April McGreger, owner of Farmer’s Daughter brand pickles and preserves, paid a visit to the NCSU Libraries Special Collections Research Center this week for a special viewing of collection materials showing foodways, agriculture, and canning practices in North Carolina.  We brought out some highlights from the Oversize Photographs of the Agricultural Extension Service, 4-H Youth Development Photographs, Home Demonstration Records, and the Jane McKimmon Papers, among others.

April McGreger examines Agricultural Extension and 4-H photographs.

The North Carolina Cooperative Extension Service Publications featured canning instructions and recipes from as early as 1916. McGreger found that many of the methods and recipes that she uses in her business today are the same as those taught in these earliest extension circulars.  She also found a menu in the Oliver Max Gardner Papers that featured sauerkraut produced by the North State Canning Company in Boone, NC, in 1932, showing that kraut has long been produced and enjoyed by southerners.

Preserves from various North Carolina county girls canning clubs on display at North Carolina State Fair, 1918.

The work of the Cooperative Extension Service, Home Demonstration, and 4-H Clubs set an important foundation for developing and teaching the canning practices that McGreger celebrates and carries on in her own work. The Farmer’s Daughter brand seeks to “revive, popularize, and promote old Southern recipes, fruits, and forgotten flavors; to celebrate regionalism; and to create our own bold and inspired flavors that capture the taste and the spirit of this place that we call home.”  Having early documentation of these traditional regional flavors and practices in our collections helps us to understand and enjoy these flavors in enriching new ways.  We look forward to seeing (and tasting!) how her visit to the archives may inspire McGreger’s next batches of preserves in our local farmer’s markets and beyond.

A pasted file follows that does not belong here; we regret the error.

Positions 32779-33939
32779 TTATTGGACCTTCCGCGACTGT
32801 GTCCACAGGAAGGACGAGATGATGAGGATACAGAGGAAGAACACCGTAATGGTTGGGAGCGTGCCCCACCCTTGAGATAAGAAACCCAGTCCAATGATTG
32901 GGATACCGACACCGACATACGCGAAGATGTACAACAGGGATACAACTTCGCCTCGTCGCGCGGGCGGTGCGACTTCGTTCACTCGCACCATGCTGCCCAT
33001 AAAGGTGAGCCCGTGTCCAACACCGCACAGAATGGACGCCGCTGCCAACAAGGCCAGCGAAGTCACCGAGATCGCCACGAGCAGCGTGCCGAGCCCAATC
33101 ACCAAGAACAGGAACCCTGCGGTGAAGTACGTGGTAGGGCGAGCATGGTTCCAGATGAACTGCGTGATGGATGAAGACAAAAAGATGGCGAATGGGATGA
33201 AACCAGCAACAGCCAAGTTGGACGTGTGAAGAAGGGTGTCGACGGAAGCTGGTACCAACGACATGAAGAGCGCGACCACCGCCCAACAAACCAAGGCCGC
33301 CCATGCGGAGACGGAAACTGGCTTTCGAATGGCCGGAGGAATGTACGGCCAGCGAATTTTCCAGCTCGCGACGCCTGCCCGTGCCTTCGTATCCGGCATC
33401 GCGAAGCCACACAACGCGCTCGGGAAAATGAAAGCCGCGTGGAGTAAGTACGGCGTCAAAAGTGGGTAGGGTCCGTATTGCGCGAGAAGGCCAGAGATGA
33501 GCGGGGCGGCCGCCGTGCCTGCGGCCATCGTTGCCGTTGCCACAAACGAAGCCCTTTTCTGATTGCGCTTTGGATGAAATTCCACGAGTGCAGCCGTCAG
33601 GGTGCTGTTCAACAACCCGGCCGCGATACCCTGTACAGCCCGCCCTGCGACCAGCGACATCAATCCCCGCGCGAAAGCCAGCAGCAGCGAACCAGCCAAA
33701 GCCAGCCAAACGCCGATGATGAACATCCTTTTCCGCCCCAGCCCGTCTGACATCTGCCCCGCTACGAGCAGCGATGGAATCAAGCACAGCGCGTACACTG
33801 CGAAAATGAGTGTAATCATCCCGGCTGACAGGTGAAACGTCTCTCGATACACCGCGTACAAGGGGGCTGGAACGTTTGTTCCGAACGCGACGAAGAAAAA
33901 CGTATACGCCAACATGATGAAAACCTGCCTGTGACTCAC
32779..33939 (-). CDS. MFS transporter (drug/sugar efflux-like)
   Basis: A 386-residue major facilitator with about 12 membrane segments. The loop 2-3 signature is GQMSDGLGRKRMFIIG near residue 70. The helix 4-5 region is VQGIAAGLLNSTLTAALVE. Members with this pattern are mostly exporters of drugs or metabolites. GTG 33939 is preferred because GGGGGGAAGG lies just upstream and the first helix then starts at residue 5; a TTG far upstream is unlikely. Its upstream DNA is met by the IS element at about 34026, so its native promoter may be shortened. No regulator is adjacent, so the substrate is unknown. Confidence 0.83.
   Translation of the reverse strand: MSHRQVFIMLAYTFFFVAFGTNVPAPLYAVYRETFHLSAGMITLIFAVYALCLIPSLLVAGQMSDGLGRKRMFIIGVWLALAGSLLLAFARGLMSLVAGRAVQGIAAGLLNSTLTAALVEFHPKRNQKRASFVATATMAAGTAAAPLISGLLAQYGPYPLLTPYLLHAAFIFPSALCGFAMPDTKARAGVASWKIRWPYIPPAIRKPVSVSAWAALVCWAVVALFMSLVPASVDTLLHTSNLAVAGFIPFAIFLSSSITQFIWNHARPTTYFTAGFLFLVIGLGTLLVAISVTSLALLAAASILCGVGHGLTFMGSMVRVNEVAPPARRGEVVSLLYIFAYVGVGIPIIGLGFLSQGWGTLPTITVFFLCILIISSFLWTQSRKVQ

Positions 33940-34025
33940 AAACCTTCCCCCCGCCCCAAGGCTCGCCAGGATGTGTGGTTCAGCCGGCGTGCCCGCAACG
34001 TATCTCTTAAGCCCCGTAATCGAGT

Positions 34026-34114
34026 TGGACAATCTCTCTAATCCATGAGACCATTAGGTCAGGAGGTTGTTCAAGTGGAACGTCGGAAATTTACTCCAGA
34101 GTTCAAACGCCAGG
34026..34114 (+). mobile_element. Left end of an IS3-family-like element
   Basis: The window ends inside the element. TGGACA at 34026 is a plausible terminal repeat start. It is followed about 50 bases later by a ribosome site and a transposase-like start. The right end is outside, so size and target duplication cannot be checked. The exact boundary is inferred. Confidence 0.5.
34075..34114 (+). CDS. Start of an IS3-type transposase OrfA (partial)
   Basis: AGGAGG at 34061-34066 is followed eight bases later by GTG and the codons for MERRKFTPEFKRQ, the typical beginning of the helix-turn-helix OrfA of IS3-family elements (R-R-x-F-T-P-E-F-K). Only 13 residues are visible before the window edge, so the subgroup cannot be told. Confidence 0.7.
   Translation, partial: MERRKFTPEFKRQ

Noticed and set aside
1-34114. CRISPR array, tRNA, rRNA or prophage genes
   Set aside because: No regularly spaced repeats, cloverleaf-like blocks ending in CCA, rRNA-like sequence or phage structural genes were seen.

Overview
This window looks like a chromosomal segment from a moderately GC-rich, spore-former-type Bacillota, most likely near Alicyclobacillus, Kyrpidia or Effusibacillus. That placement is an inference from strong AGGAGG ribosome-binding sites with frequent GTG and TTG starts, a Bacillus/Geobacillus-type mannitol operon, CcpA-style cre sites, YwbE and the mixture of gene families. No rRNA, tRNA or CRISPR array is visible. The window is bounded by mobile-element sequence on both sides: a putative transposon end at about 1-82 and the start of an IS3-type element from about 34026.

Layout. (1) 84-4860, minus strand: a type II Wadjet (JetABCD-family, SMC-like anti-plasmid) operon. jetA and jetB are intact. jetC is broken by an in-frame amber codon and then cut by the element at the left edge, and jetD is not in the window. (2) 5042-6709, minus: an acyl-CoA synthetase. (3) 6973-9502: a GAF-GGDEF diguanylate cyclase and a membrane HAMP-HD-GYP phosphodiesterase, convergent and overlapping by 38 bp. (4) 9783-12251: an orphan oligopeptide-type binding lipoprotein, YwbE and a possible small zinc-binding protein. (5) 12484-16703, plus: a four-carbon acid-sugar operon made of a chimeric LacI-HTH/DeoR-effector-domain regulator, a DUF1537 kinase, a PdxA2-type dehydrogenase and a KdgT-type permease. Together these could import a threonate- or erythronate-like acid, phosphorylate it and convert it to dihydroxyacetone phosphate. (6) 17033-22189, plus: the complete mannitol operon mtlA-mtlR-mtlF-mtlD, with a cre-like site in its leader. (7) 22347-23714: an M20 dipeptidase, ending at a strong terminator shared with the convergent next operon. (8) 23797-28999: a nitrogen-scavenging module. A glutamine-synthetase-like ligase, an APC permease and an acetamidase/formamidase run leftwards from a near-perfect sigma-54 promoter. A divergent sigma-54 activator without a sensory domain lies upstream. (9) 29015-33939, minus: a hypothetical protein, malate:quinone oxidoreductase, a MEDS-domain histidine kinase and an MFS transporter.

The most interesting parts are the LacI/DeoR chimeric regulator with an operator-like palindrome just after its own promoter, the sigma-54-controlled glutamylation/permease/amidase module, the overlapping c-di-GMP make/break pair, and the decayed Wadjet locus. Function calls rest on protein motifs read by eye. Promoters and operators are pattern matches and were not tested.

To view any of these collections in person, check out our online collection guides and submit an online request form.

By: Gwynn Thayer

Slater Newman helped to establish the first-ever human rights week on NCSU's campus in 1994.

The Slater Newman Papers in the Special Collections Research Center document Newman’s research and teaching at North Carolina State University as well as his human rights and community action work in the local area and in national and international arenas. In both his academic work and his community action work Newman was an active participant and leader in numerous organizations. Further, he founded organizations to pursue his academic and societal goals. In some cases, his commitment to organizations lasted for 30 or more years.
Files related to Newman’s human rights and community action work contain brochures, flyers, bulletins, annual reports, meeting minutes, budgets, articles, notes, correspondence and some photographs relating to Newman’s work with organizations including the American Civil Liberties Union (ACLU), Amnesty International, Citizens Against Nuclear Power, Committee to Reverse the Arms Race, Human Rights Coalition of North Carolina, North Carolinians for the Ratification of CEDAW [United Nations Convention on the Elimination of All Forms of Discrimination Against Women] among others.